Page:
Dr. Marco Bisoffi
Field cancerization is formally defined as the presence of molecular alterations in structurally normal tissues adjacent to tumors. Currently, the etiology of prostate field cancerization is still unknown. We hypothesize that exosomes (vesicles excreted by cells that may contain protein, lipids, or RNA) are released by tumors and are endocytosed by adjacent normal cells converting them into abnormal cells, thereby aiding cancer progression. The following biomarkers have been associated with field cancerization: MIC-1, PDGF-A, FASN, and EGR-1, while markers for exosomes are CD-9, CD-63, and PSMA. To test this hypothesis, exosomes were isolated from human prostate cancer cell models LNCaP and PC-3 and were used to treat human non-cancerous RWPE-1 cells. Quantitative reverse transcriptase polymerase chain reaction and Western blotting were used to determine mRNA and protein expression levels of the biomarkers, respectively. The future implications of this study are to utilize biomarkers to indicate pro-cancer development in normal cells, allowing for patient intervention before cancer development by inhibiting exosome release from tumor cells. In addition, knowledge of molecular mechanisms of field cancerization may lead to the development of preventative measures to inhibit tumorigenesis and tumor multifocality.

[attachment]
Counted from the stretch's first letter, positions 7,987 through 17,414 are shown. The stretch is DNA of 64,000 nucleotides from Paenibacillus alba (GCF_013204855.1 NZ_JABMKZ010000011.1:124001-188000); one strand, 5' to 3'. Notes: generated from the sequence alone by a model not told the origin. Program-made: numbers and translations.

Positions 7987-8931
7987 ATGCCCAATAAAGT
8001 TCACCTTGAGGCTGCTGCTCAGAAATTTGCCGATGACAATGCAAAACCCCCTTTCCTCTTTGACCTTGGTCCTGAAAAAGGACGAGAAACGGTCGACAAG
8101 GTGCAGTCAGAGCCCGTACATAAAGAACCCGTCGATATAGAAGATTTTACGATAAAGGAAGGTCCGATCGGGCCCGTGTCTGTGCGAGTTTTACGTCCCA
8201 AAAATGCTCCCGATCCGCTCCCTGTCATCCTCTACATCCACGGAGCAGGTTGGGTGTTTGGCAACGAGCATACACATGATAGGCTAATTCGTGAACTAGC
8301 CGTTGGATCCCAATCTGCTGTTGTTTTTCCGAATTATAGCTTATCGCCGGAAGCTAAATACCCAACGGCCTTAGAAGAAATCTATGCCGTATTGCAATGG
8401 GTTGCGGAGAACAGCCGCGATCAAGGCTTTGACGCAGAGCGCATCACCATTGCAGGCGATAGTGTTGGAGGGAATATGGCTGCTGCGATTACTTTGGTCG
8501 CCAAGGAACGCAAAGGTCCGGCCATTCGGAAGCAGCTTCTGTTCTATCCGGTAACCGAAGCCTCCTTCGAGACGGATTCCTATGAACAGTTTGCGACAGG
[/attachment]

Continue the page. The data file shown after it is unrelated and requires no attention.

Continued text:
Nguyen, Julie, "The Role of Exosomes in Prostate Field Cancerization" (2017). Student Research Day Abstracts and Posters. 249.